Hells (2008): Function Follows hype

Hell is severely underused in media. It may come up often enough as a danger or as a plot device. But rarely does it come up as an actual setting.  And it’s a shame because hell as a concept does have a lot of flexibility of being very interesting both visually and story wise, and I always become happy when it pops up from time to time. I enjoy everything from the generic brimstone and fire you see in South Park or little Nicky, to the scorched and twisted version of earth like the killing floor hell level or the small snippet we saw in the Constantine movie.  And the movie Hells from madhouse gives us a delightfully wacky and gothic hell setting that reminded me of a rougher version of Soul Eater’s aesthetic.

But that doesn’t mean that Hells doesn’t look distinct. It might not be their A game since Madhouse also has Redline under their belt, but the studio definitely brought their B+ for this. Where they movie lacks in in-betweens and hard to read composition, it makes up for in manic energy, hard-hitting animation and  expressive characters, but where the movie shines the most with its unique character designs and with oceans of twisted human beings it’s a miracle that so many of them can look so unique and manage to stand out. I am especially a fan of the designs of the large bulky muscular men in this movie like Adam and Hellvis. And I mean that purely in the platonic and aesthetic sense.  But the winner for me has got to be the messenger hellcat.  If this movie was any more popular I think this cat would have gotten a lot of merch. It’s a very simple design but also very distinct and memorable, would love to see some more fanart of this poor raggedy thing.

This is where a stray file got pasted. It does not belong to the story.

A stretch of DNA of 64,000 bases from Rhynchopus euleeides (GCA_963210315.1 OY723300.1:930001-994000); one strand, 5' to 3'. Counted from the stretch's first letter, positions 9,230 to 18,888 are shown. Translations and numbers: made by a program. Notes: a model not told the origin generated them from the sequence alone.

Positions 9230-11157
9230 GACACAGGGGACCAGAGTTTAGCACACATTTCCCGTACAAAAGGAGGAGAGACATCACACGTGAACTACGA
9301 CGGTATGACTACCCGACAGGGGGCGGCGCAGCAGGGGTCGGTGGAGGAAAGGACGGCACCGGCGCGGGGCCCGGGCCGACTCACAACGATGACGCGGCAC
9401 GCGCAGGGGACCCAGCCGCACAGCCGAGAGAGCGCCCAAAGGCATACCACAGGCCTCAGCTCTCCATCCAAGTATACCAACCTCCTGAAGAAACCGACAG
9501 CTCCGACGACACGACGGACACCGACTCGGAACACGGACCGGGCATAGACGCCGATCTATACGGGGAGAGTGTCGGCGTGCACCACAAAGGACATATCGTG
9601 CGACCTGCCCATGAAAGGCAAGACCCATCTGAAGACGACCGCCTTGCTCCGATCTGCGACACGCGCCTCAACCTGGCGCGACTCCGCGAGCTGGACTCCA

But sadly visuals can’t be the entire movie. And it’s the storytelling apartment where things start to falter.  The movie starts off fine with a clear premise. But It soon fractals into a mess where it changes the tone, premise, ending and characters several times during the spawn of two hours. It even changes the protagonist for a little while near the middle. This movie goes from being a high school in hell with a paranormal volleyball tournament,  to being a Christian mythological epic to the manifestation of ideologies battling out in a war. And the reason for this is because apparently, this movie tries to cram in three volumes worth of manga into one movie. But my complaint is not that it had too much going on, but rather that the movie doesn’t handle this dramatic shift and escalation of the story very gracefully. Especially in the middle when we find out that our protagonist is a descendant of Eve and gets entangled in this brotherly feud between their sons that now rule hell. So we are left with a movie that tries to do too much in too little time. And I got to be honest. I enjoyed it.

I fell victim to the extreme hype in the movie. Every single time I hit a new ending (there is like 4 of them) or there was a radical genre/tone switch. I thought to myself that this time would be the one to break me and I would just end this movie myself, but every single time this movie swooned me with its excessive yelling full of heart and it’s hyped and uplifting messages. If I would compare this movie to something. I would say it’s a compressed and VERY rough version of Gurren lagan. At least for the later parts of the movie. It keeps yelling about all these messages of perseverance, will and positivity through dark times. And it just seems so genuine and pure in the execution that I can’t help getting caught up in the hype of it. Even when they changed the main character for 20 minutes so he could shout about friendship and how will can conquer anything. Essentially, what I am saying is that it got heart dammit! And the sporadic energy of its presentation also helps to ease the transition between all of the changes.

So what we are left with is a movie that stumbles a lot, but it has heart in all the right places with great visuals. It might not be for everyone, but I recommend most people to check out this small forgotten movie with a big voice.

Leave a Reply

Fill in your details below or click an icon to log in:

WordPress.com Logo

You are commenting using your WordPress.com account. Log Out /  Change )

Twitter picture

You are commenting using your Twitter account. Log Out /  Change )

Facebook photo

You are commenting using your Facebook account. Log Out /  Change )

Connecting to %s